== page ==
On July 13, 2012, Turner wired another $12,760 from Farmer’s Bank to his Bank of America account. On Aug. 15, 2013, he wired in another $13,560. On Sept. 21, 2012, Turner cashed in two certificates of deposit held solely by Bush. On Sept. 21, 2012, Turner then wired the proceeds, $106,127, to his Bank of America account. Also on Sept. 21, with a debit card on his Bank of America account, Turner spent $2,530 at Wal-Mart in Bethany. On Sept. 22, he spent $3,617 at O’Neils Home Furnishing in Bethany. In July and November 2012, Turner also spent $13,316 on a swimming pool, also taken from Bush’s funds.
In all, from Aug. 16, 2011, to Dec. 17, 2013, Turner debited $520,137 from his Bank of America account, resulting in a negative balance of (-$85.75) on Dec. 21, 2013. A total of $327,400 went to pay off and improve Turner’s home, including for the swimming pool. He spent $22,843 at Wal-Mart, $14,667 on retail electronics, $8,430 to pay off his credit cards, $13,324 on automotive expenses (including maintenance for his 2005 GMC Hummer), $9,516 on fuel and convenience stores, $5,805 at restaurants, $6,546 on travel, and $19,014 on clothing, including for items to sell in his store, Richard’s / TD Clothiers.
From Nov. 25 to 26, 2013, Turner used a check in the amount of $147,752, issued from Bush’s account at Farmers Bank, to open a U.S. Bank account in the name of Dorothy A. Bush Revocable Trust, Richard F. Turner Trustee. The referenced check is signed by Turner as the POA, with, “transfer to Trust estate,” written in the memo section. Signature cards for the new U.S. Bank account list Turner as the sole signer on the account.
Dorothy A. Bush Revocable Trust account statements from Nov. 26, 2013, through Feb. 21, 2014, show numerous debits from this account, most of which were conducted via debit card. The debit card usage appears typical of day-to-day purchases, including groceries, dining, gas, and movies. Of note are three debits to the “Turner Law Firm” totaling $1,789. The account balance on Feb. 21, 2014, was $130,553. From Dec. 12, 2013, through March 10, 2014, Turner spent approximately $20,616 from the account. These debits included four payments to Turner’s law firm from December 2013 to March 2014 for $2,539. On March 11, 2014, the bank froze the trust account and contacted law enforcement.
On March 21, 2014, Turner opened another account in Bush’s name at Farmers Bank of Northern Missouri. For the initial deposit, he transferred the entire balance of $61,707 from a business money market account that Bush had opened in 1998. On March 18, 2014, Turner opened an account at the Edward Jones office in Bethany in the name of “Dorothy A Bush Revocable Trust” with Turner as trustee and sole signer on the account. Turner caused a $41,686 starter check drawn on the new Famers Bank account to be deposited to the account at Edward Jones. Turner also attempted to transfer the remaining funds ($125,635) from the frozen trust account at U.S. Bank to the Edward Jones account. The transfer was denied due to the holds that U.S. Bank placed on the account.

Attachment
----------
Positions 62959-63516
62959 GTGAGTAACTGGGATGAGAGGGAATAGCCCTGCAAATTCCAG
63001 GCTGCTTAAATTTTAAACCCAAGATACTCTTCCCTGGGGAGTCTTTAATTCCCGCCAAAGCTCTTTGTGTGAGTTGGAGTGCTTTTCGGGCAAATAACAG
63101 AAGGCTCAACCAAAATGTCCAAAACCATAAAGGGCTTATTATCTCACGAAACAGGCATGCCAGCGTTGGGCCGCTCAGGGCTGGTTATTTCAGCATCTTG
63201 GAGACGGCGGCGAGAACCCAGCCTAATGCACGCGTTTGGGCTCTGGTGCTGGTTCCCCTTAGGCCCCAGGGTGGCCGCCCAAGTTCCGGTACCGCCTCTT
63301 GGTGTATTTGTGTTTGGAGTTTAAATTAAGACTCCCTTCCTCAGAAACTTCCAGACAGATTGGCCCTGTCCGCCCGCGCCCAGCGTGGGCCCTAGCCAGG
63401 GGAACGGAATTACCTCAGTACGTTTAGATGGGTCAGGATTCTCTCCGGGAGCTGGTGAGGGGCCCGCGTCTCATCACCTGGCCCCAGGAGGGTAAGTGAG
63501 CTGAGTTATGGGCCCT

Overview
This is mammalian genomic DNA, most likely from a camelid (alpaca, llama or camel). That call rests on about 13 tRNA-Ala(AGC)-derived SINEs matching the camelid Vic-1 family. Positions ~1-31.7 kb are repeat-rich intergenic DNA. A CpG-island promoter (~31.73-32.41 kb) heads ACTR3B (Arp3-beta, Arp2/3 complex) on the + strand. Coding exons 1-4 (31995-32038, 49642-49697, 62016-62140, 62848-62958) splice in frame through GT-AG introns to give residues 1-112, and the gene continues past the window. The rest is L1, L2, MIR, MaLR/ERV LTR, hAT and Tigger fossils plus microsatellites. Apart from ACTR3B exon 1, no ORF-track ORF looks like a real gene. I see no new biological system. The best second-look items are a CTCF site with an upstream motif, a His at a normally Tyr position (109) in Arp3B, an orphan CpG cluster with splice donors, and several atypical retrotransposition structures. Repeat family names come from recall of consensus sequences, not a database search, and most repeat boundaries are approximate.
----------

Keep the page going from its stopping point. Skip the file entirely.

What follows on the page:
During this timeframe, Turner maintained a legal practice, a private probation business, a legal services business and a retail clothing business. Turner filed federal individual income tax returns using the filing status single for tax years 2011 (paper) and 2012 (electronic). According to the plea agreement, Turner claimed $0 taxable income in 2011 (he listed adjusted gross income as $11,116) and 2012 (he listed adjusted gross income as $2,944). The income reported is due to losses in some of his businesses that are offset by the gains made in the other businesses. Turner admitted that he knowingly and willfully did not pay federal or state income taxes on the embezzled funds from Bush.
Turner self-prepared his 2011 and 2012 Form 1040. Turner admitted that he knowingly and willfully failed to report and pay income tax on the embezzled income of $370,000 in 2011 and $118,934 in 2012. Consequently, Turner has an estimated additional tax due and owing of $102,978 and $25,331 for tax years 2011 and 2012, respectively. Turner did not file or pay state income taxes for 2011 and 2012. =For 2011, Turner owed $20,424. For 2012, he owed $5,720. The total amount of federal and state tax liability still due and owing from 2011 and 2012 is $154,453.
This case was prosecuted by Assistant U.S. Attorney Daniel M. Nelson and Missouri Assistant Attorney General Joseph Schlotzhauer. It was investigated by the FBI, IRS-Criminal Investigation, The Missouri Division of Health and Senior Services, and the Missouri Department of Revenue.